By Sam Foley
The 2020 US presidential election has just concluded, with Joe Biden winning the presidency. The election and voting process begs the question, should we abolish the Electoral College? The Electoral College is the main component of the voting system in America and has been for over 250 years. Many people think that the Electoral College is an outdated system that doesn’t work in the present day, but this article will explain exactly why we need the Electoral College, and why getting rid of it would destroy the country, economically and politically.
So what is the Electoral College? The Electoral College is made up of representatives of each state, with bigger states having more electoral votes. Each state has their voting, and the winner of that state casts their electoral votes for the winning candidate. In total, there are 538 votes, and a candidate needs 270 to win.
The first reason that we should not get rid of the Electoral College is that it allows lower density population areas to have a say in the election. In the 2016 election, a total of 128 million people voted. If the election was a true popular vote, then a candidate would have no reason to go to any place with a low population density. In fact, according to the US Census Bureau, if a candidate gets votes from just 3 states: California, New York, and Texas, they could win the election with 65 million votes. In the Electoral College, they wouldn’t even be halfway to winning the election. This example shows the problem with a true popular vote. In the current election system, candidates visit tons of states, trying to gather support from people all around the country, who have different jobs, political views, and backgrounds. This is because every vote matters in the Electoral College.
With an Electoral College, there is a reason to visit areas with lower population density, like the midwest. Without an Electoral College, they can completely ignore the needs of the rest of the entire country to focus on 3 or 4 large states. The densely populated coastlines of the country, with mainly left-wing political views, would dominate every election, with the rest of the country having no chance to match the numbers of these dense urban areas. When the president ignores all of the low population density states, and instead favors the cities in terms of policies and taxes, there could be a secession of states who have no say in the political system. The last secession caused a civil war which led to 700,000 deaths. Even if there was no secession, the tens of millions of people in rural areas would be discriminated against in the political system, and without any representation could have higher taxes, forcing them into poverty. The only way to stop this exploitation is with the Electoral College, which makes sure that every state has a say in the election, and the needs of every state are met.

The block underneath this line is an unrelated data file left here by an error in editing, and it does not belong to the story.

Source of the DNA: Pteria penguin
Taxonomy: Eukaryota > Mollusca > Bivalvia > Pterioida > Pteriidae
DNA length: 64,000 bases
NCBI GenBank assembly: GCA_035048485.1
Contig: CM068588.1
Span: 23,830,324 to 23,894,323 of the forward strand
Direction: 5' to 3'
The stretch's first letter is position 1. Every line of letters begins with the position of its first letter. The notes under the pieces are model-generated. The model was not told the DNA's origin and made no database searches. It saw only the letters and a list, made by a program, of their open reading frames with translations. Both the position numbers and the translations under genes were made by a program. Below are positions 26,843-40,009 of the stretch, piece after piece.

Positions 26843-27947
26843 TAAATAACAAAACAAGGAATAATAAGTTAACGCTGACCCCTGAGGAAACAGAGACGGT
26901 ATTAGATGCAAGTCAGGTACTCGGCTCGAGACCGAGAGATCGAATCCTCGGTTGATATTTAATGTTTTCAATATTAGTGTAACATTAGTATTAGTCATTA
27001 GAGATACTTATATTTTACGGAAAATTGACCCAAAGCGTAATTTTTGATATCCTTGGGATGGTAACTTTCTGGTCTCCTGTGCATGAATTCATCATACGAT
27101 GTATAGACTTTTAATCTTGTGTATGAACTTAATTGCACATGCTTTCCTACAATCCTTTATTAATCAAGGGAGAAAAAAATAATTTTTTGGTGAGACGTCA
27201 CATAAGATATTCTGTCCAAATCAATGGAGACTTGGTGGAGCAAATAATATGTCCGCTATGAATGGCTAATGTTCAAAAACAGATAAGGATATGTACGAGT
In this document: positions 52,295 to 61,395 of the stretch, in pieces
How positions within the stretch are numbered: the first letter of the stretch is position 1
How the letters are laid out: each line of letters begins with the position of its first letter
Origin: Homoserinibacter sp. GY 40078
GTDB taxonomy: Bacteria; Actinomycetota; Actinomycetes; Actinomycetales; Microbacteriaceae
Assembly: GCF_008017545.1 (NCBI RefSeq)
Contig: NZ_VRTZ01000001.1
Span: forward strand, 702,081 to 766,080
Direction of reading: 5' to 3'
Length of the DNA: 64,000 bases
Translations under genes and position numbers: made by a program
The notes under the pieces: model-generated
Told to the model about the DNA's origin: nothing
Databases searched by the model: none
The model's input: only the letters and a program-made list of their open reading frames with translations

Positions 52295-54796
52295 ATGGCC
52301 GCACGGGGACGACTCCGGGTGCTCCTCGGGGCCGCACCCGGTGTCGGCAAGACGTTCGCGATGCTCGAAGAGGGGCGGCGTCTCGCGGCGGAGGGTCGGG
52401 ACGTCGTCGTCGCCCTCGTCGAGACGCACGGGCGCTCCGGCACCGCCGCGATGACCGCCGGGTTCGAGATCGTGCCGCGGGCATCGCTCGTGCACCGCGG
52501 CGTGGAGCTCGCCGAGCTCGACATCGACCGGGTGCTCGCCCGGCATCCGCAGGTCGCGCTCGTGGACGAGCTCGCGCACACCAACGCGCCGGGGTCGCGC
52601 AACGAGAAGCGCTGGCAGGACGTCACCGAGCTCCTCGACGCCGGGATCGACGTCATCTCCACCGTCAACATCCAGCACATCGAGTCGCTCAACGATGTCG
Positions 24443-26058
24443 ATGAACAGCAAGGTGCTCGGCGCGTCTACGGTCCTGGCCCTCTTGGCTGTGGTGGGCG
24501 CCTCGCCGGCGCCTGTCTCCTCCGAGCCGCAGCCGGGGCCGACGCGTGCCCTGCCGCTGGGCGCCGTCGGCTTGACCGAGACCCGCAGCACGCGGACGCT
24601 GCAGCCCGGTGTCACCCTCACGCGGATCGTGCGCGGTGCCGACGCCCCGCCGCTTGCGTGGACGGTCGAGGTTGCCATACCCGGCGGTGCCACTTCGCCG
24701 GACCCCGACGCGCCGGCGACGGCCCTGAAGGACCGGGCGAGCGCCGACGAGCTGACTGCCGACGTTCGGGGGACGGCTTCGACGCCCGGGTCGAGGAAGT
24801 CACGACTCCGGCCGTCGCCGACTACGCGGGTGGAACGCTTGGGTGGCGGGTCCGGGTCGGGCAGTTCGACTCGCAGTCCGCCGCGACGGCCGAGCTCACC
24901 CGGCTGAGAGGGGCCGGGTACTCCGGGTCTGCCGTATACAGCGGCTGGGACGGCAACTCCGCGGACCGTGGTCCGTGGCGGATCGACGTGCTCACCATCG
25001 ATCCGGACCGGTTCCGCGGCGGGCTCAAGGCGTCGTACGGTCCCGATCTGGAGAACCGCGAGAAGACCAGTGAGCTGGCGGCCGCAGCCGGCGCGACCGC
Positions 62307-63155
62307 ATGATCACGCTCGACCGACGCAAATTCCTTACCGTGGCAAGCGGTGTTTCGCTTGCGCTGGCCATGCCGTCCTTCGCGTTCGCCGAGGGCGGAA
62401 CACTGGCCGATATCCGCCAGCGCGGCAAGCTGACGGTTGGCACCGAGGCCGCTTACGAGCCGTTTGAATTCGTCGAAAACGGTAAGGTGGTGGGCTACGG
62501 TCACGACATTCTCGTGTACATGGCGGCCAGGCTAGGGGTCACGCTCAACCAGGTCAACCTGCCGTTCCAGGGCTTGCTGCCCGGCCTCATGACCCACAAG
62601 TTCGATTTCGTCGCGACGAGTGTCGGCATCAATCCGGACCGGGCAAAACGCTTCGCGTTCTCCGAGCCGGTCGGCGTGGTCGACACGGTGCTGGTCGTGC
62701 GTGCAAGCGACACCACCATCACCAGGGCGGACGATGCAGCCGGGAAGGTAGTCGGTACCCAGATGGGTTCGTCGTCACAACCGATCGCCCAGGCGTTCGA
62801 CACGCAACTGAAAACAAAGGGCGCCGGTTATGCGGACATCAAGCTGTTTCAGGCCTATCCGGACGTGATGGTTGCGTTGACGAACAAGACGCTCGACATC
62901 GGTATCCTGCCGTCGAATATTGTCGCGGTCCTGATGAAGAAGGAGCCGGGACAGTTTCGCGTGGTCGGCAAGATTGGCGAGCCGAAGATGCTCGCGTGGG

The second reason that we should keep the Electoral College is the political damage it would cause to the nation. Not only would it cause political turmoil between the left and right, but it would damage the checks and balances between the federal and state governments, and ruin the stable process for choosing presidents. This process has been working for over 200 years and has not been drastically changed, unlike most political systems of other countries. Many people criticize the Electoral College for being an outdated system that was made to preserve slavery and such, but this couldn’t be further from the truth. The Electoral College is the only reason slavery was abolished. Abraham Lincoln only got 39% of the popular vote but was able to secure the presidency because of the Electoral College. So, not only has the Electoral College been working, it is the main reason that slavery was abolished. When we get rid of an Electoral College, it takes away all of the power from the states. When the states have no power, there isn’t a reason for the senate, which is made only to represent the states. When you get rid of the Electoral College, you get rid of any power that states have, since states have no say or check on the president.
Abolishing the Electoral College wouldn’t lead to a “better democracy”, and more power for the people. It would lead to a federal government with no checks to their power and presidents that ignore the needs of most of the country. Instead, we should stick with the system that has lead to over 200 years of successful elections, abolished slavery, and was made by the founding fathers of the country with all states’ needs in mind.